FIP 2008: Workforce, competence and education — what might the future hold?
Catherine Duggan reports from a session run by the board ofpharmaceutical practice, at the 2008 World Congress of Pharmacy and Pharmaceutical Sciences
Catherine Duggan reports from a session run by the board of pharmaceutical practice, at the 2008 World Congress of Pharmacy and Pharmaceutical Sciences
A pharmaceutical practice session sought to describe current issues related to the pharmacy workforce (including issues such as migration and how that impacts on planning to deliver healthcare) fitness for purpose, regulation, reforms taking place in pharmacy education to ensure the workforce is competent to deliver current and future pharmacy services, and the role of technology in supporting the safe use of medicines.
Migration: symptom rather than cause
The first presentation, by Tana Wuliji, a project lead for FIP in the Netherlands, was entitled “Global pharmacy workforce and migration — an FIP perspective”. Ms Wuliji put forward several strands to her argument.
The first was the increased expectation we have for the profession of pharmacy around the safe, appropriate and effective use of medicines, as well as the prevention of disease, through self-care programmes.
She outlined the many collaborations FIP has established with other global agencies (eg, the World Health Organization, the Global Health Workforce Alliances, United Nations agencies, the World Medical Association, the World Dental Federation and the International Council of Nurses), pharmacy itself, students and publications.
One such collaboration is the Pharmacy Education Taskforce (see Panel below).
Taskforce to develop pharmacy education to meet future demands
Claire Anderson, from the University of Nottingham, UK, spoke of the formation of the Pharmacy Education Taskforce, which is a tripartite partnership between the World Health Organization, United Nations Educational, Scientific and Cultural Organization and FIP in November 2007.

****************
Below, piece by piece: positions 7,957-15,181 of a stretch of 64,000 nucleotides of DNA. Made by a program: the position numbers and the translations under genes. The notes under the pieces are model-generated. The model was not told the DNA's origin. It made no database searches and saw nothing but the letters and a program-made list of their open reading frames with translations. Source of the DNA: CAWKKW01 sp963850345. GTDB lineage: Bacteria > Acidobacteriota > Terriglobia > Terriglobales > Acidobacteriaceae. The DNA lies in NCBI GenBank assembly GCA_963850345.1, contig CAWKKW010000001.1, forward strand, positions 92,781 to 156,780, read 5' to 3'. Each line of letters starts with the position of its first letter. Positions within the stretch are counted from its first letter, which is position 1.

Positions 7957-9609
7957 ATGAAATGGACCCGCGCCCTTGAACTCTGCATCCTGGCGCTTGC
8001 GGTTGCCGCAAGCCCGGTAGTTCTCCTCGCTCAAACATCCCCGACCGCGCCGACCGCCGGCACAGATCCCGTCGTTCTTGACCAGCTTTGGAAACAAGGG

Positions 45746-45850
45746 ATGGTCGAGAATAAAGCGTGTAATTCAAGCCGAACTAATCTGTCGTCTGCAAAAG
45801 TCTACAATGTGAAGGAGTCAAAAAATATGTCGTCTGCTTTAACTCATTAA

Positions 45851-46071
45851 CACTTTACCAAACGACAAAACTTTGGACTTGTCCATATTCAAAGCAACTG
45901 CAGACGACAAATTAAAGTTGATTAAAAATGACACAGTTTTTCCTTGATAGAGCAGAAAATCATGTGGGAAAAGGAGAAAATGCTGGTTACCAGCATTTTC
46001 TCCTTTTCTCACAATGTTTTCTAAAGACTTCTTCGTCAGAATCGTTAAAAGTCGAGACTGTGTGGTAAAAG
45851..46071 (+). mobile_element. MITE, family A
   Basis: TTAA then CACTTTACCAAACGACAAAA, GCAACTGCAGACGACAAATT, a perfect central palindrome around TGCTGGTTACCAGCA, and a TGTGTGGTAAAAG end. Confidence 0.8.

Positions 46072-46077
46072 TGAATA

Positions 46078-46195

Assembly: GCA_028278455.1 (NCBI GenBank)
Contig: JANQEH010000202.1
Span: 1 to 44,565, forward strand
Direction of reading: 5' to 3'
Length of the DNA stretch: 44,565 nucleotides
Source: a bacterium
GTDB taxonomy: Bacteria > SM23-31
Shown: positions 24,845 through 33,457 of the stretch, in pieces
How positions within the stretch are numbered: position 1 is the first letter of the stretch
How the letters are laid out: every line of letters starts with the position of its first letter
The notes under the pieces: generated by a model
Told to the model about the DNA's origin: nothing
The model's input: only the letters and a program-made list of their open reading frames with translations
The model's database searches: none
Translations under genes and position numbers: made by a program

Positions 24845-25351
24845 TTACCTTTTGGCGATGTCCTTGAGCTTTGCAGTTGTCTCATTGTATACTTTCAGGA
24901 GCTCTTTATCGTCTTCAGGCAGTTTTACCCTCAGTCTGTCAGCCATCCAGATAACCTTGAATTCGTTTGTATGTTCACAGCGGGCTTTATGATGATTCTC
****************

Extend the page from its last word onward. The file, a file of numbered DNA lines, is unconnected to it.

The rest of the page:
This is a co-ordinating body of organisations, agencies, institutions, and individuals with the shared goal of catalysing actions to develop pharmacy education and working to improve pharmacy education at local, regional and national levels.
Professor Anderson described the purpose of the taskforce as overseeing the implementation of an action plan for 2008–10. The plan aims to enable the sustainability of a pharmacy workforce that is relevant to local needs. It is dedicated to three domains of action: quality assurance, academic and institutional capacity, and competency and vision for pharmacy education.
She went on to outline the complexity behind the definition of competence and how, with appropriate acquisition of knowledge, skills, values and behaviours, a pharmacist is able to demonstrate competence over time to be able to perform in practice.
Fundamental to ensuring performance, is applying the appropriate knowledge in the appropriate way, Professor Anderson said. Academic institutions and staff are, by definition, the basis of pharmacy education.
However, many institutions lack the resources and capacity to train sufficient numbers of pharmacists and other pharmacy support staff. Others face poor physical institutional infrastructure where basic facilities may be insufficient or are non-existent.
In recent years, the demand for an academic faculty and facilities that can meet the needs of a growing student intake has stretched limited resources even further.
The aims of the taskforce Academic and Institutional Capacity project team are to better understand these challenges and develop tools, which can be used by institutions to overcome them. The team objectives are to:
A second strand to Ms Wuliji’s presentation was to highlight the lack of evidence or profile for the effectiveness of pharmacy interventions, especially when contrasted with our medical colleagues. Ms Wuliji reported the WHO measures of health need, where less than 2.5 health workers per 1,000 head of population would be regarded as a crisis in terms of health delivery.
However, this is an everyday occurrence for many countries and in others, the number is even lower. All of this raises the question of where pharmacies are situated, which is of particular importance when considering the associations between child mortality rates and poor access to medicines.
Her conclusion was that the pharmacy workforce is not always sited where it is needed — in some countries there is less than one pharmacist per 100,000 population.
Alongside the pharmacy workforce inequity between countries, the distribution is also unequal within countries where pharmacists seem more plentiful in cities and often negligible in rural areas. Ms Wuliji went on to explore the rationale for some of these inequities, linking them to workforce issues.